What you said was dead on. No apologies for such eloquence allowed here. Thanks for adding yet another resource to aid us as we all try to solve this huge problem for such a vulnerable age group.

Thanks for commenting.

-Heather WG

MDavis's picture

The indiments have come down today for the ones responsible for what happened to of the students. They are not saying much but this we do know, the parents didn't bully the ones that did it. The students came from good homes. One thing they are saying is something happened in the library in front of a teacher and other students and no one did anything.
The assumption that students who bully were probably bullied at home, I don't buy. Working in the middle school for over twenty five years, more times then not the bullying was because of boy/girl problems, someone looking different etc. Parents are in denial, think how many times a teacher calls home and the parent backs the student not the teacher. With the increase of cell phones and computers this is not going to go away I'm afraid.

Patrick McMillan's picture
Patrick McMillan
Single dad (2 boys, 12 yrs & 9 yrs) Denver, Colorado

In an earlier comment I made, I do need to clarify that I did not mean to infer that a child bullies because he is bullied at home by his parents, though I do know it occurs. There are many factors involved as to why a child, or teenager would bully others (here "bully" is meant in its broadest of terms) and bullying at home does not necessarily mean the child himself is being bullied. I am aware of a sixth grader in particular who has been in trouble for bullying, among other inappropriate behaviors many times over the past couple of years, and I also know both his parents personally who went through a vicious divorce. The bullying that boy witnessed between his two most important caregivers for several years of his young life I believe contributed greatly to his behavioral issues at school, even though he is the apple of both his parents eyes and to them both he is an angel. This is just one example of how our behavior as parents and teachers deeply influences our children's behavior, not to mention instills beliefs about how one ought to be toward others. Again, my belief is that we need to be the people we want to see in our kids.

Kind of sounds like the philosophy of Mahatma Gandhi "Be the change you want to see in the world"

When I look back at my life as a kid, and I think about the role models I had as parents, I think to myself as a parent now and ask myself how do I want to be remembered by my kids? Do I want to be remembered by my own children as a great role model who inspired them to be all they can be and to be good to others? Um, YES!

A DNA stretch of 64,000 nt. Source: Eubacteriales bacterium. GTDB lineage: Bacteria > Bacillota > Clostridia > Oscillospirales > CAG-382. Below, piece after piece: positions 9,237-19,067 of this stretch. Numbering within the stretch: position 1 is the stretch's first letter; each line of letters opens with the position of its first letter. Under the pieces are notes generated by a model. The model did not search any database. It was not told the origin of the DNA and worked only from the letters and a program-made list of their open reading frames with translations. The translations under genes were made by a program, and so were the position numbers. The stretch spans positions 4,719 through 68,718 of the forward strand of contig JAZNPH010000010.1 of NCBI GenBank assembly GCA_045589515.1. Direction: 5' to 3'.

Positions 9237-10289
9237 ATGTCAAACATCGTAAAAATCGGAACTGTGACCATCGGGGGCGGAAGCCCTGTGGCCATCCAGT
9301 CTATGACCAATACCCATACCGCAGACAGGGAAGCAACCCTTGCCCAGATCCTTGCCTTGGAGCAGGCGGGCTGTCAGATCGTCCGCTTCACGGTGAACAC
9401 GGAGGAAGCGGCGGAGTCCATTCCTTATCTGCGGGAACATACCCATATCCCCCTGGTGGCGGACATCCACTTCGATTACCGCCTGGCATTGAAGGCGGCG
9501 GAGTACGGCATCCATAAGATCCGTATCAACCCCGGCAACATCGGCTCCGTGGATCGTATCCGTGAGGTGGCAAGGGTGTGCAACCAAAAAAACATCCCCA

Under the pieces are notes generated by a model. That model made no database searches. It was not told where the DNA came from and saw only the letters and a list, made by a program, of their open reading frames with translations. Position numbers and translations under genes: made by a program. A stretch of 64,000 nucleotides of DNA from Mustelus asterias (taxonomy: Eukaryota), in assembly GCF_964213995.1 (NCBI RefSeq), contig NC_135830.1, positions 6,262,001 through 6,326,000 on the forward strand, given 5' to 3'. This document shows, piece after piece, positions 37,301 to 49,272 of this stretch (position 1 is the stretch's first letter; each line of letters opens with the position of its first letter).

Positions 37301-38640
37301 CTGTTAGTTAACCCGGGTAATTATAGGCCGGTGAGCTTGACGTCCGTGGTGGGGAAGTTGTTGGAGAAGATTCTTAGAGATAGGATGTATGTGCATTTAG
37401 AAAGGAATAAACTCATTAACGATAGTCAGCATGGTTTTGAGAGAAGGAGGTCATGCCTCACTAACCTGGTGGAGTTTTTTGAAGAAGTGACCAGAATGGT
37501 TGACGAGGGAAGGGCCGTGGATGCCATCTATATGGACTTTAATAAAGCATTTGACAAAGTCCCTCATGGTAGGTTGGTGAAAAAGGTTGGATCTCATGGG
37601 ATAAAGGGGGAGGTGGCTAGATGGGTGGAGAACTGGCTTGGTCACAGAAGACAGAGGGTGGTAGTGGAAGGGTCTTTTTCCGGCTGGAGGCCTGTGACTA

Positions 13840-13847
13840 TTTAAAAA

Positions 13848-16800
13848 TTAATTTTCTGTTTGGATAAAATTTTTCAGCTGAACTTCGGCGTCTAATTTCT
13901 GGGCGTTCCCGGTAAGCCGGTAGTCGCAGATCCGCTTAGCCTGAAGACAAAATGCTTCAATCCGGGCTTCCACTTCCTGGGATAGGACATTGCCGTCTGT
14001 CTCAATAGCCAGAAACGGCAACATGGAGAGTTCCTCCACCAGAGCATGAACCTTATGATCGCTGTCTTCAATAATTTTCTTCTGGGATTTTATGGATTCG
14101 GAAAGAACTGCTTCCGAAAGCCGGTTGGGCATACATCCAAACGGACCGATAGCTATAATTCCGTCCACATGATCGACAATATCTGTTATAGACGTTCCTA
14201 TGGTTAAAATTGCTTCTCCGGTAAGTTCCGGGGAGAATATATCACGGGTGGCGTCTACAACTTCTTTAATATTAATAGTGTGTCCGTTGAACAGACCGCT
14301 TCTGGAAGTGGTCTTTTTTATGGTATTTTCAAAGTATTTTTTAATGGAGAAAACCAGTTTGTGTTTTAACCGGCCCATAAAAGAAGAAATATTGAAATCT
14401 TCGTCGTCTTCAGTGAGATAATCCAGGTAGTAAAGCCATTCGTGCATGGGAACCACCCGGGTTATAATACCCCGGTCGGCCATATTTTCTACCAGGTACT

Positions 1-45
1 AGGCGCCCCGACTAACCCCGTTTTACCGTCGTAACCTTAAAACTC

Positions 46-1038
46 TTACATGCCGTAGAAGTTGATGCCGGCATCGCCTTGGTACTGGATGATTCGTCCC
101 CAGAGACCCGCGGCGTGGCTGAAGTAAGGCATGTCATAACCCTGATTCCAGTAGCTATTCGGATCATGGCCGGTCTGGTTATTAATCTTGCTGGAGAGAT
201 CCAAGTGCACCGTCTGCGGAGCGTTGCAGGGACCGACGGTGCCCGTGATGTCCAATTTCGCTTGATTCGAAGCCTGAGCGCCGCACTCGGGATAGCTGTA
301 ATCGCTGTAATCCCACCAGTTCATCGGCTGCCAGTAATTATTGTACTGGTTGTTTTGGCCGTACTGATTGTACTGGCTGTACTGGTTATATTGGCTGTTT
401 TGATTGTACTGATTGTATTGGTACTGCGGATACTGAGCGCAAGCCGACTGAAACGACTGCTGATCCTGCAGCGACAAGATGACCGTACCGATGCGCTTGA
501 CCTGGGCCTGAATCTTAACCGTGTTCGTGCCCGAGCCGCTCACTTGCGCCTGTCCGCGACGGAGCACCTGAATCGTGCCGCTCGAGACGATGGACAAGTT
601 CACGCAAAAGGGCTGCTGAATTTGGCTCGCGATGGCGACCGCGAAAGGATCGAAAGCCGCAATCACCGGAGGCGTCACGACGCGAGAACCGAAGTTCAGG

I have asked many grown ups if they can recall any of their elementary, middle or high school teachers? The answers are always "yes" and very interesting as you might imagine. As a teacher you might want to ask yourself the same question, then ask yourself how do you want to be remembered by hundreds and hundreds of grown ups 20, 30 or 50 years from now?

I have the deepest respect for teachers! What an incredible profession to have such a huge impact on our future and the lives of so many people.

Thank you for doing what you do!!

susan donnelly's picture

as a teacher and a parent I m really interested in this thred about bullying Im going to the website regarding resources and tools about bullying and taking a stand as a victim I pray my skills translates well in my future classes and with my daughters thank you

Patrick McMillan's picture
Patrick McMillan
Single dad (2 boys, 12 yrs & 9 yrs) Denver, Colorado

Hi Susan, I have been researching resources and tools for quite some time and I have links to many on my website (www.kidscandoanything.com) I highly encourage you to check out Izzy Kalman's www.Bullies2buddies.com for your daughter. His material was very helpful to my middle-schooler when he found himself being the victim.
I am working on having him as a guest speaker in October for the Happier Kids Now! event. (www.happierkidsnow.com)

All the best!

Bob Sullo's picture
Bob Sullo
author, educational consultant

Bullying is such an emotionally-laden topic because its very nature is so distasteful. I developed a workshop entitled "We Don't Have Bullies Here" that helps develop a culture that diminishes bullying behavior. One important and helpful issue for me is to remember that all behavior (even irresponsible behavior) like bullying is purposeful, engaged in to satisfy basic human needs. A second issue is the notion that everyone is doing the best they can. Yes....that includes the bullies. Maintaining this mindset allows me to remain in the role of teacher rather than settling for the role of enforcer. My role is to teach children with inadequately developed skills how to meet their needs responsibly without resorting to harmful behaviors like bullying. When we create environments (school, classroom, home, community) where kids can get what they need without bullying, it virtually disappears. (If you want a bit more information about the session I offer, go to the "presentations" page of my website: www.internalmotivation.net I hope this helps...